Smart parents teach financial skills
As the parent of a college student, which of these two recent grads do you hope your child will resemble?
The first, Tamanika Ferguson, earned $80,000 in scholarships to California State University and graduateddebt-free last spring. The second, who asks to be referred to only as “Jane,” graduated around the same time. But Jane took out over $45,000 in student loans and built up $50,000 in credit card debt by the time she got through school. She currently pays about $1,500 a month in debt payments, with over $400 of that in credit card finance charges alone.
Communication is key
Naturally, you’d love to see your kids graduate in a situation like Tamanika’s. But in an age of skyrocketing tuition and record student debt, Jane’s predicament may sound far more plausible. Fortunately, there are many ways you can prepare your kids to beat the odds and graduate financially strong. According to some experts, it all starts with good communication.
Jane took out over $45,000 in student loans and built up $50,000 in credit card debt by the time she got through school. She currently pays about $1,500 a month in debt payments, with over $400 of that in credit card finance charges alone.
“We find that too many families treat money as almost a taboo topic,” says James Boyle, president of College Parents for America. “Our number one suggestion to parents is to have an open dialogue with their child about all matters related to money.”
That discussion often reveals a surprising lack of financial savvy among otherwise worldly young people. “Some students don’t grasp some pretty basic things, like the difference between a loan and a grant,” Boyle says. “And a vast majority don’t understand the various types of loans available, the payback terms and financial consequences of interest rates.”
A family affair
According to Marcia Weston of the National Association of Student Financial Aid Administrators, one way to address this problem is by making your own finances a family affair. “Parents need to be role models,” she says. “They need to do the family’s budgeting along with their kids, so the kids see how it’s done.”
Besides familiarizing them with financial concepts, this involvement shows students the real-life consequences their college spending could have on their families. As Boyle says, “There should be a frank and open dialogue about the impact of college expenses on the family budget, and the impact of any loans on the student’s future. And that’s a good time to talk about what the parents’ and student’s contributions will be.”
Surprisingly, Boyle says, many parents never tell their children exactly how much they’re willing to spend on their education. But by being open about your intentions (and limitations) from the start, you can help your kids prepare to cover any remaining costs. Through a combination of budgeting, scholarships, part-time work and school selection, some students are able to manage the expense themselves.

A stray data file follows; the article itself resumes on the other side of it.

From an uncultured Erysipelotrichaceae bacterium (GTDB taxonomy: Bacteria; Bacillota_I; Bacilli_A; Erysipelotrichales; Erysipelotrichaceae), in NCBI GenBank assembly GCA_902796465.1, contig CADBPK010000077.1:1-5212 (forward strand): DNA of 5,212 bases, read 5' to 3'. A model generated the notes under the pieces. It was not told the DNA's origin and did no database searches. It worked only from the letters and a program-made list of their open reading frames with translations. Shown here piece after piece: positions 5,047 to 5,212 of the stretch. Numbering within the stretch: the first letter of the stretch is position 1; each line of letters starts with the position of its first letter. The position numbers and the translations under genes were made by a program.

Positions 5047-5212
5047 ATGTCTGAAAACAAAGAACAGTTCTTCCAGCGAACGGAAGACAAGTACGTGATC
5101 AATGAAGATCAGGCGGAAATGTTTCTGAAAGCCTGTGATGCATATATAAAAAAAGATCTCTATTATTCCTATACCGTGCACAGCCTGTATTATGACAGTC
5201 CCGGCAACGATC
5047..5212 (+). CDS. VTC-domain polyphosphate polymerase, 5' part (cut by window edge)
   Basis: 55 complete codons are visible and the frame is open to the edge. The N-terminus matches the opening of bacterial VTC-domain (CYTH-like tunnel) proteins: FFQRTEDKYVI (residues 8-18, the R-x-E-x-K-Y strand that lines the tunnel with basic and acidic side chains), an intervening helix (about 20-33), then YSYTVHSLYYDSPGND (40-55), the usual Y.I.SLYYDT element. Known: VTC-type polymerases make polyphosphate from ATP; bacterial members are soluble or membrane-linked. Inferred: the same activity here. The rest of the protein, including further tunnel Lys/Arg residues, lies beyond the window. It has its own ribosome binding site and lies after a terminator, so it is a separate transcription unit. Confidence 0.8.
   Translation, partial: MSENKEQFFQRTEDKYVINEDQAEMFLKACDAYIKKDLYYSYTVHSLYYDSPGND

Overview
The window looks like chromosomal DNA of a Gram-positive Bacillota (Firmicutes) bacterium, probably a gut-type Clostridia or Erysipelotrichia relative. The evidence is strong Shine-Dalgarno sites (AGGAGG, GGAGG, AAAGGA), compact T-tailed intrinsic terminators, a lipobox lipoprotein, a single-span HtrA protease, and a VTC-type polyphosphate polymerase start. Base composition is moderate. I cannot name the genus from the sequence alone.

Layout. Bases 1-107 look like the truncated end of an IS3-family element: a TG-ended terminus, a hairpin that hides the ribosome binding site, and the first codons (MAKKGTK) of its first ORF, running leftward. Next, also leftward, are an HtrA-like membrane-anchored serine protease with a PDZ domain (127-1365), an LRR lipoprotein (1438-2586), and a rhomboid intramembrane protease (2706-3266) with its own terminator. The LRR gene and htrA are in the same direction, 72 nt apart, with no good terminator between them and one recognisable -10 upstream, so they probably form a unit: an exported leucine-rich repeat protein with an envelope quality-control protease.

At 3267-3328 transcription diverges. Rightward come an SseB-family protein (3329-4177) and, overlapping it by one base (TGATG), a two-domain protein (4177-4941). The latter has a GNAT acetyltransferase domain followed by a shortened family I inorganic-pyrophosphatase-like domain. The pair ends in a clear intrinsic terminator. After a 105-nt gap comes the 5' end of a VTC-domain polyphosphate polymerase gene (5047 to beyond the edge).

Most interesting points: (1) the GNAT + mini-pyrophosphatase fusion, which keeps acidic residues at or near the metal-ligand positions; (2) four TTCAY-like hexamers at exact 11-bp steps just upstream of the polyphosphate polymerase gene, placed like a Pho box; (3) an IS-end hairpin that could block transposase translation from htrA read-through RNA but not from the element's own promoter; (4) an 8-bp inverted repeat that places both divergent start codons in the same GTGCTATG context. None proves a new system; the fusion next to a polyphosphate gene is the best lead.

Avoid the credit card pitfall
Take Tamanika Ferguson: “I had to maintain a budget, and I started off at a community college, which was cheaper,” she explains. “And there’s been many a time when I’ve spent weekends – when I could’ve been out partying – at home filling out scholarship paperwork.”
But even with scholarships and budget discipline, most students will need to borrow money eventually – and that’s when parental guidance becomes most crucial. Besides helping them evaluate and apply for different loans, you should prepare them for one of the prime temptations of campus life: credit cards. Credit card debt has become such a problem that some parents advise students to avoid the plastic entirely.
But Jim Boyle recommends a different approach. “You should say, ‘Credit cards will be part of your life, but it’s important to get off to a good start,’” he says. “Explain what a credit history means, and the consequences, in terms of interest, of only making minimum payments.”
Learn to say no
As a precautionary measure, you may even want to open a joint debit or credit card account with your kids. “It’s a piece of plastic with training wheels,” Boyle says. “Students can use it for essential spending, but there is a limit on what they can spend, and the parent will receive the bill and know what they’re buying.”
But what if, in spite of careful planning and supervision, you receive a plaintive mid-semester phone call from a cash-strapped kid? “When a student calls and says, ‘I need money,’ it’s important to find out why,” Weston says.
“There are always things that happen that are out of their control. But when it’s a case of overspending, parents should not bail them out. It’s hard to say no, but we set limits because we want them to become self-sufficient. In the long run it’s better for students to know that not only do they have limits, their parents have limits too.”